October 16, 2007
Law and Social Norms in the Neighborhood
Posted by Jeff Lipshaw
Mike Madison's recent post on the "legal" brouhaha arising out of his neighborhood blog in Pittsburgh reminded me of one of my brief forays into public debate a number of years ago. (By the way, if I were going to blog akin to Mike currently, it would be about people letting their dogs off leash in Cambridge parks, something that is strictly illegal. One of my dogs doesn't react well to other dogs, and there is nothing scarier than the sight of an unleashed dog heading full bore towards us.)
Through most of the 1980s, we lived in the very homogeneous community of Plymouth, Michigan, situated almost equidistant between downtown Detroit, where I worked, and Ann Arbor, where my wife was going to school. I am pretty sure you could count the number of Jewish, black, Asian, or Hispanic families on a couple hands. But it was a lovely little town, with an old style common, a retro movie theater, and lots of quaint little shops. One of the customs in the town was to place a creche (a manger scene) at one end of the common, and three wise men on donkeys at the other end the night after Thanksgiving. Each night, city employees would move the magi just a little closer to "Bethlehem."
Being Jewish, and principled in a First Amendment sort of way, this got on my nerves year after year, until the holiday season of 1986, when I paid a visit to the local muckraker, the editor of the town newspaper, the Community Crier, and asked why he had never taken a stand on this earth-shaking issue. I don't remember the entire discussion, but the end result was that I was suckered, I mean, talked, into writing what I thought was a respectful letter to the editor. I suggested it was a wonderful tradition, but that it really should be staged on the grounds of one of the local churches and not the public square, which meant that I (like the other three or four other Jews, Muslims, Buddhists, atheists, and assorted Druids) had to explain to my precocious two year old daughter why this did not apply to us.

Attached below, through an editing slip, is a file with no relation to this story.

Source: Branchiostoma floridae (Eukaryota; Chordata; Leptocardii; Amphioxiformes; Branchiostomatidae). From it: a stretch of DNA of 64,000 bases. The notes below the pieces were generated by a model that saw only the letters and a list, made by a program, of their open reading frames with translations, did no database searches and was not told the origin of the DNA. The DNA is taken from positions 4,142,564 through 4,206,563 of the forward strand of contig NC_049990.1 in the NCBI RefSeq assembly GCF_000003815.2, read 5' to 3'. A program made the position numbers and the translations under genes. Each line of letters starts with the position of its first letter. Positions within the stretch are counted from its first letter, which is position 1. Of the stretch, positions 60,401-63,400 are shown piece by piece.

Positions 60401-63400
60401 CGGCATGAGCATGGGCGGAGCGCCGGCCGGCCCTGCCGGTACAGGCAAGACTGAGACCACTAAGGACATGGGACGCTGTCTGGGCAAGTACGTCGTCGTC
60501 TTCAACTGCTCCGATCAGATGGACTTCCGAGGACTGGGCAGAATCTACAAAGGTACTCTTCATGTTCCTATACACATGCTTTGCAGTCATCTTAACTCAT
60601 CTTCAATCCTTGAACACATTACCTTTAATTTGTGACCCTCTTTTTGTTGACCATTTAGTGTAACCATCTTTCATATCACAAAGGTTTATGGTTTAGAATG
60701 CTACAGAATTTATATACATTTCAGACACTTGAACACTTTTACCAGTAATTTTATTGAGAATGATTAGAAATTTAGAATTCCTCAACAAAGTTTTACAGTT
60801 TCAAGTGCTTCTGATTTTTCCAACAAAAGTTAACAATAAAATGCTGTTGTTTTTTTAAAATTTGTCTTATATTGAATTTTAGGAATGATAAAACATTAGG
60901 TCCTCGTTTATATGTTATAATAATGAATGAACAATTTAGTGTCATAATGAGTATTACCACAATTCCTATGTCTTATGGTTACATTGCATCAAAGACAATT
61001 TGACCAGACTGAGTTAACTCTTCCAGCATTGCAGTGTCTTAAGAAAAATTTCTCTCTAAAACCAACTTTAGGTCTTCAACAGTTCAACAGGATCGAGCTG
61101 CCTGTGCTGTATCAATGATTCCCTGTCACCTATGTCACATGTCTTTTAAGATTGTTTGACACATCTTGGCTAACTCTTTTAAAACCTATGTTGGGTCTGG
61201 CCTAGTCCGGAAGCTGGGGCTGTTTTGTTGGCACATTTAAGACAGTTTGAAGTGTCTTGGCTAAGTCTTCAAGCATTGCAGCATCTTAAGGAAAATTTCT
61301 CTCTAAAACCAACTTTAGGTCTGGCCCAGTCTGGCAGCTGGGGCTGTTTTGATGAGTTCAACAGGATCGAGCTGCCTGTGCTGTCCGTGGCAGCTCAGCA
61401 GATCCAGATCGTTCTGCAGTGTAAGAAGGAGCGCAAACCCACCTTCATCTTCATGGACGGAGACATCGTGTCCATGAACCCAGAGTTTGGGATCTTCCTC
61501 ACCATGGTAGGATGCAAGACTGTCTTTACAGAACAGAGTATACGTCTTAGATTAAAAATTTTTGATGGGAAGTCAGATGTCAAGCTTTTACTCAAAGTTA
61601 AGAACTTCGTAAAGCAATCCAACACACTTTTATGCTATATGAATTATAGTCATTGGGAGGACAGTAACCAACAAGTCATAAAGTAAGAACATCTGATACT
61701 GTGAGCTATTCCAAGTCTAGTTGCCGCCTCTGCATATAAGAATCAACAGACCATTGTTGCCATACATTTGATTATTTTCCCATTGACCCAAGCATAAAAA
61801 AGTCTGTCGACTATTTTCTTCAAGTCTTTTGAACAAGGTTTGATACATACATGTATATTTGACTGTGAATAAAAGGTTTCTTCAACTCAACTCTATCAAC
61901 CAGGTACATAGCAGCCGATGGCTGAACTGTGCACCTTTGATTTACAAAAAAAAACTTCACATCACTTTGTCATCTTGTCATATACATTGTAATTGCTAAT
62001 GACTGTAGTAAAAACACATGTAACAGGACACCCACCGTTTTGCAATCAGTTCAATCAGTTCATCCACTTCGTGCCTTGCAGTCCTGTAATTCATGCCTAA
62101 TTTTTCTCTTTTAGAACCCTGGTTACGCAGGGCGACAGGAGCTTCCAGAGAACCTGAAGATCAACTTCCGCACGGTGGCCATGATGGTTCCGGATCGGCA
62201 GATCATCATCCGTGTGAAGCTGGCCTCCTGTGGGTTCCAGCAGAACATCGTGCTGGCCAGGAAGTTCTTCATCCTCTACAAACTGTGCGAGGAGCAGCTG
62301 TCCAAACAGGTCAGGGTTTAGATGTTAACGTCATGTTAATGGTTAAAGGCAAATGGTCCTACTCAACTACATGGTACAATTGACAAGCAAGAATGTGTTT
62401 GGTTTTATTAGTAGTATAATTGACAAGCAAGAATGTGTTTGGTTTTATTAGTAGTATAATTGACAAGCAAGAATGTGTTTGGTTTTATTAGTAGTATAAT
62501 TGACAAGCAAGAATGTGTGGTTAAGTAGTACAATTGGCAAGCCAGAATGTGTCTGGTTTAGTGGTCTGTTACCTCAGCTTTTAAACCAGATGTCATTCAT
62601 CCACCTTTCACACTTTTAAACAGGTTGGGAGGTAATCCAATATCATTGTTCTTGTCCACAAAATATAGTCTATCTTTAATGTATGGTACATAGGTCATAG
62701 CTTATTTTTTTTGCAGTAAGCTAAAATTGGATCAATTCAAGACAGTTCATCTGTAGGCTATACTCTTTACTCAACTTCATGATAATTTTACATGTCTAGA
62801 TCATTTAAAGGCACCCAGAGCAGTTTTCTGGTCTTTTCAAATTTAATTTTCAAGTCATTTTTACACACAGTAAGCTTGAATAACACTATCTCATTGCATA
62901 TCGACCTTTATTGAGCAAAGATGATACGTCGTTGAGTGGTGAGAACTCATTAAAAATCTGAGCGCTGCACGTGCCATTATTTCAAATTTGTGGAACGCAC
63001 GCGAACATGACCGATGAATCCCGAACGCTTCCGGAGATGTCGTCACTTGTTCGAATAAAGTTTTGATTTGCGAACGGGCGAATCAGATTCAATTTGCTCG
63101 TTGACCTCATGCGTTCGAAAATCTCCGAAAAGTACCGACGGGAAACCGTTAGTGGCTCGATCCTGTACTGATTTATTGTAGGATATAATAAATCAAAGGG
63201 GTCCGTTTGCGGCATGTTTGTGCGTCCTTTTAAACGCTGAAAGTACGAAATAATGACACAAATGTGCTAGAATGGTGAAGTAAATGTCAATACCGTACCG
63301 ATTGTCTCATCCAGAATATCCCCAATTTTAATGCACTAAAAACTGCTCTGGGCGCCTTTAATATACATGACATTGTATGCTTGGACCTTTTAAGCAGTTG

I still have the issue from the next week, when a number of the local populace suggested just where and how I could insert the First Amendment into any of a number of bodily orifices. My favorite response was an anonymous phone call. I answered the phone. "Are you watching Channel 4?" somebody says. I flip to Channel 4 to find Ronnie and Nancy Reagan lighting the White House Christmas tree. "Thanks," I say, and hang up. Q.E.D., I guess.
Next episode: we moved less than a year later to the tony and only slightly less homogeneous suburb of Birmingham, Michigan, which had the benefit of being close to the synagogue nursery school. If living on a street full of white thirty-something guys named Biff and Randy who grew up playing golf at the restricted country clubs doesn't turn you into a post-modern, left-wing, deconstructionist, relativist bomb-thrower, nothing will.
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